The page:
In fact, there's a lot right about it. The common good is not a mythical beast to be avoided at all costs. It's a reality close at hand if citizens want to improve their lot and don't mind the dreaded compromise involved. Often, compromise is what produces good results.

What's more, Brown signed a "motor voter" law just today. When you go to get a driver's license or register a vehicle, you're given a chance to opt out of being registered to vote. If you don't, you're automatically registered. Those accepting registration will be checked for citizenship.

This is not just for the fun of it: According to the CA Secretary of State some 6.6 million Californians are unregistered to vote.

But the governor was far from finished. He also just signed a law banning concealed weapons on school and university campuses. A number of Republican politicians felt their heads explode.

So many bills have just been signed by the governor, including ones requiring vaccines for daycare workers, guaranteeing strict electronic privacy, approving efforts to expand renewable energy and increase energy efficiency, that I'm tired of listing them. Read all about the rest at "Brown's signing tsunami," which doesn't cover the bills he signed this weekend, though I covered them above.

We didn't get everything we wanted: Brown vetoed a bill that would have restricted for-profit companies from running charter schools -- often squeezing out teachers' unions -- and another that would have expanded preschool education, citing the additional expense. By and large, though, Californians can be proud of our government.

Kudos to real public-service politicians like Jerry Brown and to the citizens of California that elect them. No wonder when I feel blue about the state of American politics I remind myself that here in liberal Northern California we have our own nation-state not dissimilar to the democratic-socialist countries of Europe. I like it.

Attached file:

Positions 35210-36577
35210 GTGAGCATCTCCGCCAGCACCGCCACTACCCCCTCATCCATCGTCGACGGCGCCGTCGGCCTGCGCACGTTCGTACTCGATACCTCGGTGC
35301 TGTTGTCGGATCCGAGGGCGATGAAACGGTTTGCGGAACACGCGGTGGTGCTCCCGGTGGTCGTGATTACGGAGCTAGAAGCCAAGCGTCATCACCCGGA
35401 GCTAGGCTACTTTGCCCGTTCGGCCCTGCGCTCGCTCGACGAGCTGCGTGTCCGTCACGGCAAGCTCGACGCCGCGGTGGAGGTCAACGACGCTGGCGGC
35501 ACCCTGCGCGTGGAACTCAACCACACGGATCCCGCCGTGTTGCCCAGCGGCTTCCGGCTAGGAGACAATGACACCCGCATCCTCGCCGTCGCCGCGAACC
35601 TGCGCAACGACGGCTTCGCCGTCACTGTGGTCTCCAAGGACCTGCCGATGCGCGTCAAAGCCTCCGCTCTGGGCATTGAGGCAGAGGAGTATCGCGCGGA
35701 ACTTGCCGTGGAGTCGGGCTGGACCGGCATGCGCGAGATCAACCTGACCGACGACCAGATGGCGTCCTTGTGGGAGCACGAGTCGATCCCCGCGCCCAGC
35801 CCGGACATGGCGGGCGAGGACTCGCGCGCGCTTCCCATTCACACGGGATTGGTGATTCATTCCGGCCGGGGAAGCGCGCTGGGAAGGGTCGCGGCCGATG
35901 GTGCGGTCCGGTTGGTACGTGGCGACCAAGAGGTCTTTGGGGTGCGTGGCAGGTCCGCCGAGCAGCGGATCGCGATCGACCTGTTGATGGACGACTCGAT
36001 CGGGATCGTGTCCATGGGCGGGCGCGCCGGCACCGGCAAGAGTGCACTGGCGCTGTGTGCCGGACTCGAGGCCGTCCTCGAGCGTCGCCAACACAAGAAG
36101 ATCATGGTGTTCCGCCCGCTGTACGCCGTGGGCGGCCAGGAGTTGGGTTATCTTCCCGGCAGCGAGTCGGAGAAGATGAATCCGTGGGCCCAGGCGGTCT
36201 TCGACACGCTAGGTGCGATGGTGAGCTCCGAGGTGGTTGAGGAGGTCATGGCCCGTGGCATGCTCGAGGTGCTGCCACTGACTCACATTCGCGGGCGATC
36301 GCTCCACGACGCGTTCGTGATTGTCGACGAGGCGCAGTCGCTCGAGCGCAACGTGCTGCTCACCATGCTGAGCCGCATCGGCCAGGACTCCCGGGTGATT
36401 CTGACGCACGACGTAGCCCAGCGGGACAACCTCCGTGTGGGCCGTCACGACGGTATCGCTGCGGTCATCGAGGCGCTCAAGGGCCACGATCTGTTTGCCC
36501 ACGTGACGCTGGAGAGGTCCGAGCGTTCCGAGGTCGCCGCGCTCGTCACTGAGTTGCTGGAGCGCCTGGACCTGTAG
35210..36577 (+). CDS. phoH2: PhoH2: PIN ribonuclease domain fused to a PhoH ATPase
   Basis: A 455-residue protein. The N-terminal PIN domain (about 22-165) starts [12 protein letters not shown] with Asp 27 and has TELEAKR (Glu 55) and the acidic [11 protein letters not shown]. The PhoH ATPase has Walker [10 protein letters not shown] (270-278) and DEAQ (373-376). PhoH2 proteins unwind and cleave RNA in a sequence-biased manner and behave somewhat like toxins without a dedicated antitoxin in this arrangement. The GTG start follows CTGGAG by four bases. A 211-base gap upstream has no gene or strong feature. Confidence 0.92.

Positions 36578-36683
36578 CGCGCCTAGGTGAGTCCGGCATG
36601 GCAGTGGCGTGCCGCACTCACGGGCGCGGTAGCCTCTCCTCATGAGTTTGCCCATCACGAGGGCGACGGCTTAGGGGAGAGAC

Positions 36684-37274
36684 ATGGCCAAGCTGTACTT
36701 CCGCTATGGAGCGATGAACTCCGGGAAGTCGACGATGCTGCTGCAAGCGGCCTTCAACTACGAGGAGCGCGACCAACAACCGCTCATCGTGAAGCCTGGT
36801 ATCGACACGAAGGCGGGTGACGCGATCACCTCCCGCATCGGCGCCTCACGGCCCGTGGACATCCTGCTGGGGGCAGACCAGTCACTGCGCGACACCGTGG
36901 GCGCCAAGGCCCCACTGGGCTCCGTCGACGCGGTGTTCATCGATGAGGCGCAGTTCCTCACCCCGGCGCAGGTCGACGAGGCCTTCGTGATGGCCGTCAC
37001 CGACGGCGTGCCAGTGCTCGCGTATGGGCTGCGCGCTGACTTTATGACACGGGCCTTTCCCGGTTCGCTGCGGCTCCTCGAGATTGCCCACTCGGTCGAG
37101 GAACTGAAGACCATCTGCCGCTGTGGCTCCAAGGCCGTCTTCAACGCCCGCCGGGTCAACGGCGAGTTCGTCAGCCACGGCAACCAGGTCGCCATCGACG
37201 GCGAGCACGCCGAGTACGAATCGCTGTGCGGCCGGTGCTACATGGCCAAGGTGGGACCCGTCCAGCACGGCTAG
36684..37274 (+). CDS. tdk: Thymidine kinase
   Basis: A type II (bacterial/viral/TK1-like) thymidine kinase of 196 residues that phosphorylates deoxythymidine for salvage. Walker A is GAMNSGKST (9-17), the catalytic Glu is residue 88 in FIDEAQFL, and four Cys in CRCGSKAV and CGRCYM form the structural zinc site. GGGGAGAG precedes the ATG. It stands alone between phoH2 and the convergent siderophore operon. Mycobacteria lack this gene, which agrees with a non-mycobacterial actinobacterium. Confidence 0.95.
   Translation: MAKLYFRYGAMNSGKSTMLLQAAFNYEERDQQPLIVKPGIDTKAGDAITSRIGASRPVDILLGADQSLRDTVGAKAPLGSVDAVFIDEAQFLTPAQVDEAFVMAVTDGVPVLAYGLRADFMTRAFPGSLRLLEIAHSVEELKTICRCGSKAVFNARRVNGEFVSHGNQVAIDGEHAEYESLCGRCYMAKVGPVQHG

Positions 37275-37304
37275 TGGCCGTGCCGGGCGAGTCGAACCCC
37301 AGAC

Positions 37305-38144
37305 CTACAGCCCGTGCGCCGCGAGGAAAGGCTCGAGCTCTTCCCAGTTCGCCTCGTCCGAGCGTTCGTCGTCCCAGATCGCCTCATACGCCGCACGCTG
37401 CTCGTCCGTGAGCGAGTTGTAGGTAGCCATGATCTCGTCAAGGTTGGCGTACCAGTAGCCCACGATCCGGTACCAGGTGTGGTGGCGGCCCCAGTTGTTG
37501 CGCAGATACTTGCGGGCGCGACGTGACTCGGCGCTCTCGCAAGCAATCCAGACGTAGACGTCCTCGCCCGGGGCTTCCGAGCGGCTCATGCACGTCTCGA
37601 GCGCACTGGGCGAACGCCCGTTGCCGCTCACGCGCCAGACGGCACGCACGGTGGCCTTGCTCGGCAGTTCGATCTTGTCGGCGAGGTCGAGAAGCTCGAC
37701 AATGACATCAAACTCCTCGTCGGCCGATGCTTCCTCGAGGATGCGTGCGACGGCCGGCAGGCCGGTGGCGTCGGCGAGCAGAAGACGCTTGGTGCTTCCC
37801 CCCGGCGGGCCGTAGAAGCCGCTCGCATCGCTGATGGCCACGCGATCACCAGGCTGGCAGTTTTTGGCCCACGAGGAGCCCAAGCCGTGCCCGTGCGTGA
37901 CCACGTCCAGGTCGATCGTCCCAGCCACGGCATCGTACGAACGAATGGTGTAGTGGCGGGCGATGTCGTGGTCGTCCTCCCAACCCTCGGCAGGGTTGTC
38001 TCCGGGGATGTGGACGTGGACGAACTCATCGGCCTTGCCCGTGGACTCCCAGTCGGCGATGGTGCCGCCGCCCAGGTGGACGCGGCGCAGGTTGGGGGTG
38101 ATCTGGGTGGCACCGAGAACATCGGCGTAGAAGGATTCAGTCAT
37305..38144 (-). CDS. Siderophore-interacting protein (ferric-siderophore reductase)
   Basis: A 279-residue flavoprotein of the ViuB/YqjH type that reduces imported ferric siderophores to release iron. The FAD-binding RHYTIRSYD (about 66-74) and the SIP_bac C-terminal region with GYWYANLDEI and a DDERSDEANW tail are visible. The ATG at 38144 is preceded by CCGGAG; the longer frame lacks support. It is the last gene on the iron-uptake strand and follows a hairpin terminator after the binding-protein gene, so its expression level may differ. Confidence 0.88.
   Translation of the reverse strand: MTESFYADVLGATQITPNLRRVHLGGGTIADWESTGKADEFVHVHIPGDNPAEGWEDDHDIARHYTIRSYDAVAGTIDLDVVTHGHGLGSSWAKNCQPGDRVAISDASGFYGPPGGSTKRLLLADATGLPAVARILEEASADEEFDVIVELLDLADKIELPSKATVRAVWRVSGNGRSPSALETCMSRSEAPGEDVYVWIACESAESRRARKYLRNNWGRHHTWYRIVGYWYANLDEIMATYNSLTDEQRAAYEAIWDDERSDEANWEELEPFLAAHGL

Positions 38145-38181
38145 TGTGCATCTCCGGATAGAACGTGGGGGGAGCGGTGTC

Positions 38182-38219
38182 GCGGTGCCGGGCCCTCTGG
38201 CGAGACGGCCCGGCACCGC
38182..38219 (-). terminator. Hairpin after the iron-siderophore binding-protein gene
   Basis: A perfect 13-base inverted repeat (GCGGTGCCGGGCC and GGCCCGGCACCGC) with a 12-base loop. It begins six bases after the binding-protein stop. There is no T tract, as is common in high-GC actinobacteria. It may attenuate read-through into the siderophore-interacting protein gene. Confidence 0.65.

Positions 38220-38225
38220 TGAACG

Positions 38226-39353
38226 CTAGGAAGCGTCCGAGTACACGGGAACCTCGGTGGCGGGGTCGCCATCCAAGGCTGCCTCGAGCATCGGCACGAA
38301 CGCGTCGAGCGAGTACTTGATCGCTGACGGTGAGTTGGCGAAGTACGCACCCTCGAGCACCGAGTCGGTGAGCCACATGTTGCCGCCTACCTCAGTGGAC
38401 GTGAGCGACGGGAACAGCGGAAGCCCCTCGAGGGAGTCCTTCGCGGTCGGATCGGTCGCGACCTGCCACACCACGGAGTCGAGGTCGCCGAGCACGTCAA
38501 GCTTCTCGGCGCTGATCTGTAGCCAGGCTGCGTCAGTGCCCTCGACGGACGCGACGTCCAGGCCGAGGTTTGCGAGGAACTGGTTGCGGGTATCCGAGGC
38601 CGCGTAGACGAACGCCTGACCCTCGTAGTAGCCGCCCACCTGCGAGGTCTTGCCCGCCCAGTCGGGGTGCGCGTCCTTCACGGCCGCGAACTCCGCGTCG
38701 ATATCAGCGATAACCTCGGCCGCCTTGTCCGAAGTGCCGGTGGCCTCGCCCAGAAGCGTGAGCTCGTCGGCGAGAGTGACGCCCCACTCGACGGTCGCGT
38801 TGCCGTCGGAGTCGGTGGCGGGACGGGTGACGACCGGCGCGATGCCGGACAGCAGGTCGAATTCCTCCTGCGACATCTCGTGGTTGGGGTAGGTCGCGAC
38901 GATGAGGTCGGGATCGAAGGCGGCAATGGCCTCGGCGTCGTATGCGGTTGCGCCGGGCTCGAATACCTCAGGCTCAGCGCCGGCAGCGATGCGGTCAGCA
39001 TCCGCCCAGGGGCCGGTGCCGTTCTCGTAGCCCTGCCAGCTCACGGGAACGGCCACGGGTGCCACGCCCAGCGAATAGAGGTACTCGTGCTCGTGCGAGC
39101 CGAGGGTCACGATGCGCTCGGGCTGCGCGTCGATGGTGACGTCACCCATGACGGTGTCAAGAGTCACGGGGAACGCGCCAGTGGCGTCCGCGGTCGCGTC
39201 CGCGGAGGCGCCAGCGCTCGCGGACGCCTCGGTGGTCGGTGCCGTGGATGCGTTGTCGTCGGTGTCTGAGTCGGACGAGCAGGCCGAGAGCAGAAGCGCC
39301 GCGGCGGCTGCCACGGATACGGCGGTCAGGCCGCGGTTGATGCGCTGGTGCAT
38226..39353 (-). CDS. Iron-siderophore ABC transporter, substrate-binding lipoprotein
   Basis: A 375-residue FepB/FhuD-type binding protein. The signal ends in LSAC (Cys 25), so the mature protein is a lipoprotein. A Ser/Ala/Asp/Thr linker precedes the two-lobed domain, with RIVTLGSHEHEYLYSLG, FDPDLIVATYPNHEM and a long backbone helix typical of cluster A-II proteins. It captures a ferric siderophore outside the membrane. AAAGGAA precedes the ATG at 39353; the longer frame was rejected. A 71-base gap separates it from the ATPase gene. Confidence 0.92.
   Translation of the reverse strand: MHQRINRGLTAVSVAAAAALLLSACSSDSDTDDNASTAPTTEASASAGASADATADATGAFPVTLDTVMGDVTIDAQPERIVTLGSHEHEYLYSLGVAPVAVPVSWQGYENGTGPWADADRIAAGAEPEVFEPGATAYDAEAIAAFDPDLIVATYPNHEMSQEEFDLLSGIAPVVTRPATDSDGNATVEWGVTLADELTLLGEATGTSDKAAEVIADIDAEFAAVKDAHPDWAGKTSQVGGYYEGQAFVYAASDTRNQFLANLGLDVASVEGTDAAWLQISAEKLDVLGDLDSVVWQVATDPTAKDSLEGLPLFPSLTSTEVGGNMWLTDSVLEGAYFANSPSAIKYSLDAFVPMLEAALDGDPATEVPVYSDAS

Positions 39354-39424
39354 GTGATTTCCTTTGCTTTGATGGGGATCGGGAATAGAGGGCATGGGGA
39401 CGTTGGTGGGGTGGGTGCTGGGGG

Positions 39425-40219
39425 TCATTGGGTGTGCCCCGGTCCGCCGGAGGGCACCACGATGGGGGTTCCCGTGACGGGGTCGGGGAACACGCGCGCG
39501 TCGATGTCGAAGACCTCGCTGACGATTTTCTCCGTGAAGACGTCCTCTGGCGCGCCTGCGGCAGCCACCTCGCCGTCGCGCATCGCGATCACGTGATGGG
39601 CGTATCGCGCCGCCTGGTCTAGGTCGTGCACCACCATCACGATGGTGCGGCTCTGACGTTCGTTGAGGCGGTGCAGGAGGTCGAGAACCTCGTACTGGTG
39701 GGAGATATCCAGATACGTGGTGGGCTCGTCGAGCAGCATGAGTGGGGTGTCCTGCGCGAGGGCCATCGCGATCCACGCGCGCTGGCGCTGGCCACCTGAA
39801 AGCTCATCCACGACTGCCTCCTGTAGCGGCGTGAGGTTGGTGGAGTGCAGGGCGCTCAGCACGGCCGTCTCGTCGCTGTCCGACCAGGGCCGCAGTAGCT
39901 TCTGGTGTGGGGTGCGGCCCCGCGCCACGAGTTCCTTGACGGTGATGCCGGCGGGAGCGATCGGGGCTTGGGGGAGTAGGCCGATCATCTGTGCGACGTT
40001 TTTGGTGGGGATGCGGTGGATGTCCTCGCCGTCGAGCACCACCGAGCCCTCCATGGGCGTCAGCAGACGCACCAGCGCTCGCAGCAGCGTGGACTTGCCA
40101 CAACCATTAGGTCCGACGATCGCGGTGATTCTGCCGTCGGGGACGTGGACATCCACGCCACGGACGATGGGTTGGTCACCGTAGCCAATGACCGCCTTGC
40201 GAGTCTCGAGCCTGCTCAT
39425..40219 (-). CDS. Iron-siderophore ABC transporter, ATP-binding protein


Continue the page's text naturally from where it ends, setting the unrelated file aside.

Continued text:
Planned Benghazihood Was All Carly Fiorina Ever Had Going. She's Toast, Right?

Carly Fiorina, emphatically making shit up. Win!

No, Carly Fiorina isn't toast just because Jason Chaffetz couldn't rattle Planned Parenthood CEO Cecile Richards or prove any wrongdoing on the part of the organization. And, no, Carly Fiorina isn't toast just because Kevin McCarthy let the air out of the Benghazi balloon.

I suppose it's also fair to allow that Carly Fiorina isn't toast because her self-inflated secretary-to-CEO story is wrecked by the fact that she wasn't a secretary-to-CEO at all or that she was not da bomb as a CEO but a bomb as a CEO.

In all fairness to Fiorina, she was a secretary briefly and years later, in an unrelated event, she became a CEO. What's disconcerting about Carly is that in everything I've ever heard her say, there is a small bit of truth surrounded by astounding hogwash. It's the basis for the way she's been campaigning, and it's the basis for her baseless smears of Hillary Clinton.

My prediction for Carly? She will begin to slip in the polls -- already happening -- even before New Hampshire and not be a factor in the general election except for her occasional visits to Fox News or other outlets to mouth her baseless smears of Hillary Clinton. Then she'll take her show on the road, either as a Fox News commentator or a speaker on the conservative circuit, or both.

Why is this her fate? Not because of her penchant for deception -- that is a feature, not a bug, for Republicans. No, it's mostly because she is so decidedly unpleasant that building a personal base of support from the already deeply disturbed GOP base by being shockingly unpleasant and narcissistic won't work very well. She'll capture 5 percent of 25 percent of America. That's just enough to get on Fox.